Sir Bruce Keogh Cosmetic Surgery Review: Response

Lorna Jackson
By Lorna Jackson

Lorna was Editor of Consulting Room (www.consultingroom.com), the UK's largest aesthetic information website, from 2003 to 2021.


Following the fall-out from the PIP breast implant scandal during 2011-2012, which brought the cosmetic surgery industry to the forefront of public awareness and concerns, the Health Secretary Andrew Lansley asked the Department of Health to investigate the whole industry. This job was given to NHS Medical Director, Professor Sir Bruce Keogh along with an expert panel and was officially launched on 15th August 2012 with a ‘call for evidence’ which ran until 15th October 2012.

The ‘call for evidence’ was designed to include experiences and views from both the industry and patients in order to assist the inquiry. It asked for people’s views on the regulation and safety of products used in cosmetic interventions; how best to ensure that the people who carry out procedures have the necessary skills and qualifications; how to ensure that organisations have the systems in place to look after their patients both during their treatment and afterwards; how to ensure that people considering cosmetic surgery and procedures are given the information, advice and time for reflection to make an informed choice; and what improvements are needed in dealing with complaints so they are listened to and acted upon.

On 31st December 2012, the Department of Health published details of the responses to the call for evidence. They received over 180 responses from a wide range of individuals and organisations, which broke down as 63% individuals (either professional working in the sector or member of the public), 10% industry bodies, 6% professional bodies, 4% charities, 4% private providers, 4% regulators, 3% insurers, 2% devolved administration, 2% manufacturers, 1% lawyers and 1% membership.

The DOH noted that the report was designed to present the key messages received from respondents on the various themes discussed; however they point out that “this summary cannot cover in detail all the responses or reflect all the perspectives put forward, nor is it intended to present an indication of the Review Committee’s emerging recommendations However, all responses have been analysed in depth and the data and evidence supplied will be used to inform the final recommendations, which are due to be published at the end of March”.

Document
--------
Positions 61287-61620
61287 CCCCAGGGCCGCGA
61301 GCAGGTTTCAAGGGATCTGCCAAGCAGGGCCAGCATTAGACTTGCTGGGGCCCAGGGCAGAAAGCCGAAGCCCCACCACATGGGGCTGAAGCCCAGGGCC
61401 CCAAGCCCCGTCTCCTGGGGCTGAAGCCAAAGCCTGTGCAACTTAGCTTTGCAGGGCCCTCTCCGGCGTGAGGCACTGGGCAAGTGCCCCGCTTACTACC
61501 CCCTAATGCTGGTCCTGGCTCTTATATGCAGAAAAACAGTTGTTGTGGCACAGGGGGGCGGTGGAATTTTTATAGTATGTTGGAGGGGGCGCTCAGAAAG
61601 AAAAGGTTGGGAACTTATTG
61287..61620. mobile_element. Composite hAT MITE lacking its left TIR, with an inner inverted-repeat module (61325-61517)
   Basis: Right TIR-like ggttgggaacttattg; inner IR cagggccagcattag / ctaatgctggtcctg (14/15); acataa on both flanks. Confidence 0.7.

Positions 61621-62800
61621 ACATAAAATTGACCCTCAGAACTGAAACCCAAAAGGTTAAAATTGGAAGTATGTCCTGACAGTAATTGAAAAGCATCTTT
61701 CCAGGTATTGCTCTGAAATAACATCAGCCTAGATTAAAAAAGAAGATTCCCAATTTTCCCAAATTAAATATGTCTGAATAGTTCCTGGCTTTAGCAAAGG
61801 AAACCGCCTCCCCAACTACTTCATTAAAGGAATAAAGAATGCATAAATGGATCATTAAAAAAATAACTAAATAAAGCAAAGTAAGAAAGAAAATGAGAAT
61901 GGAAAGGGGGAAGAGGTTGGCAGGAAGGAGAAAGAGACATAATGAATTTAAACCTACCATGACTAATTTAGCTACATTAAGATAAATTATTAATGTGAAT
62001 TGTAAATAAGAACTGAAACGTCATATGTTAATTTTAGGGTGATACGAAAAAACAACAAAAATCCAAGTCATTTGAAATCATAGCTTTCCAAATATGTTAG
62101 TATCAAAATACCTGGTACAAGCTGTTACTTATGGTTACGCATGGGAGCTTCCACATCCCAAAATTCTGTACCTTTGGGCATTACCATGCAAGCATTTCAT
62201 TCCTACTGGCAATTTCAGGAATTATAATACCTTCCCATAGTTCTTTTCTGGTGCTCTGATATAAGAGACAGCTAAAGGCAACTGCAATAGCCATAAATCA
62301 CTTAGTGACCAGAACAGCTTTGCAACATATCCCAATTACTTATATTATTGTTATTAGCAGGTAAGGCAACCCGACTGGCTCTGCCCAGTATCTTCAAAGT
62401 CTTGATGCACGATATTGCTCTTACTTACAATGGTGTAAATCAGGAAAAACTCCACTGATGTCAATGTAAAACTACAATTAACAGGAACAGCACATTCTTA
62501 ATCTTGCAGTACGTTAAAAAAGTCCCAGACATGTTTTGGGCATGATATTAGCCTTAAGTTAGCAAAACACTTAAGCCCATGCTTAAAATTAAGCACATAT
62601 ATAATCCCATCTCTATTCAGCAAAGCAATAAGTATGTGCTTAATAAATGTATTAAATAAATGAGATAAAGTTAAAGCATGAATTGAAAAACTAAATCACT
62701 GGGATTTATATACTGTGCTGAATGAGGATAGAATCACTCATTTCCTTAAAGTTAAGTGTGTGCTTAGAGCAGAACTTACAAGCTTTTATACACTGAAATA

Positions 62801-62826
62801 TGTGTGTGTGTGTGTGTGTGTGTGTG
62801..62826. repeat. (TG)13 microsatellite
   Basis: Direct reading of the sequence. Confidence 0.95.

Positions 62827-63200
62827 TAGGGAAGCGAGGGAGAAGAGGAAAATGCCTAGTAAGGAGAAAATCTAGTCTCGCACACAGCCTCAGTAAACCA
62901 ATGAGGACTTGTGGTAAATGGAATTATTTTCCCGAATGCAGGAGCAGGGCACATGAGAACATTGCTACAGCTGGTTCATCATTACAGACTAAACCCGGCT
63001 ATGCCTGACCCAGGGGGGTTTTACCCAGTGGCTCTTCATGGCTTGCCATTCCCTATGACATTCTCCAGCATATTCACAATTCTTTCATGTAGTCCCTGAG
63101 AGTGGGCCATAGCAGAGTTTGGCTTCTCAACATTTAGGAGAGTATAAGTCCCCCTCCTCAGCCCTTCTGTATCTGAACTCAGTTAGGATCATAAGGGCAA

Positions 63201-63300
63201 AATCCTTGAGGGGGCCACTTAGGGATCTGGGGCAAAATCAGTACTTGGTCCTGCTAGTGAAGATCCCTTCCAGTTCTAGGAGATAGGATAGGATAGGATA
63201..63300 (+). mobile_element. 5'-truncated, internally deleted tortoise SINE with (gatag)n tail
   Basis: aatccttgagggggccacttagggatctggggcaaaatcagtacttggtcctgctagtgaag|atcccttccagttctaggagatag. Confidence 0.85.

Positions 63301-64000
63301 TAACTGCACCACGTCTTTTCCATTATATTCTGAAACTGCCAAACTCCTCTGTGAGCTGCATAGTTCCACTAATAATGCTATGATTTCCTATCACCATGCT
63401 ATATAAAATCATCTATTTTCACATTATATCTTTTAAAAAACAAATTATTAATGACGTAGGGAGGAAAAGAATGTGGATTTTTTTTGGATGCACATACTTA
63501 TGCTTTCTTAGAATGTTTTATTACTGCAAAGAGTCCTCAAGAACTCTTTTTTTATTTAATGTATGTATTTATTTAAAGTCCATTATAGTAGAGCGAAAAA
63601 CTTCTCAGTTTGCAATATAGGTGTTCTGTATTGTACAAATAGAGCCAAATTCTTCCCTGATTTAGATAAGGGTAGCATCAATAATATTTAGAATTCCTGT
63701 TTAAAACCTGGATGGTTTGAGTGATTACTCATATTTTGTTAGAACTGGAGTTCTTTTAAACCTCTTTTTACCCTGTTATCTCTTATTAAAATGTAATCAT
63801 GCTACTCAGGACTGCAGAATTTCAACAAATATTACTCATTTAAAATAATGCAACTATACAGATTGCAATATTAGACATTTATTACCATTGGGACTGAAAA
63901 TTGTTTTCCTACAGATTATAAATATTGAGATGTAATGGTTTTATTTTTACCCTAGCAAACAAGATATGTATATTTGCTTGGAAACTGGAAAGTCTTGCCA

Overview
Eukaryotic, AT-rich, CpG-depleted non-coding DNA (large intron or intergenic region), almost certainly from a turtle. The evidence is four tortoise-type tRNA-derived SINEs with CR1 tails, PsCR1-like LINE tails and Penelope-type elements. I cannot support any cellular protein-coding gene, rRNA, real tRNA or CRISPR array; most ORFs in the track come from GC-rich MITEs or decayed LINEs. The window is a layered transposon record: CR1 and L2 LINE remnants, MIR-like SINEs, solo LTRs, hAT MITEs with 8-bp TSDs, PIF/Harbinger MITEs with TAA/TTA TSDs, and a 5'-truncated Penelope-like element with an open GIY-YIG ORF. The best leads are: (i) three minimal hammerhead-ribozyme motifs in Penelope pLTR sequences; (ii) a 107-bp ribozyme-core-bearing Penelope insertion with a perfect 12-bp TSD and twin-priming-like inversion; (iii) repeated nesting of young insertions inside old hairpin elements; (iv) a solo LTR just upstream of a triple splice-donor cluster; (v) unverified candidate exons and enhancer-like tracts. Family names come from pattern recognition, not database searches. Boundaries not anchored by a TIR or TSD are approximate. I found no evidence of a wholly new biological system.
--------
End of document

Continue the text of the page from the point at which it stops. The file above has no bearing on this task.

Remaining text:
The summary document states that there were a wide range of views on the future regulation of cosmetic interventions but some consistent key messages emerged from respondents. These included:

  • the current regulatory framework was inconsistent and did not reflect the many changes and innovations in such a fast-growing and dynamic sector
  • training requirements were felt by many to be disproportionately weak compared to the potential risks of a procedure and more specialised training was welcomed
  • dermal fillers and intense pulsed light and laser procedures were highlighted by many as an area where there was insufficient legislation to protect the public
  • respondents were concerned about the lack of data being collected on implants, procedures, adverse incidents and outcomes
  • the Review was timely and an important part of restoring public trust in the cosmetic interventions sector following the issues with PIP breast implants

 

The summary report also highlighted some of the suggestions put forward by respondents which they wanted to see implemented by the Review recommendations. These included:

  • banning free consultations for cosmetic surgery so that people don’t feel obliged to go through with surgical procedures
  • ensuring consultations are with a medical professional, not a sales adviser
  • imposing tighter restrictions on advertising including banning two-for-one, time-limited deals and cosmetic surgery as competition prizes
  • requiring a two-stage written consent for surgery so people have time to reflect before making a decision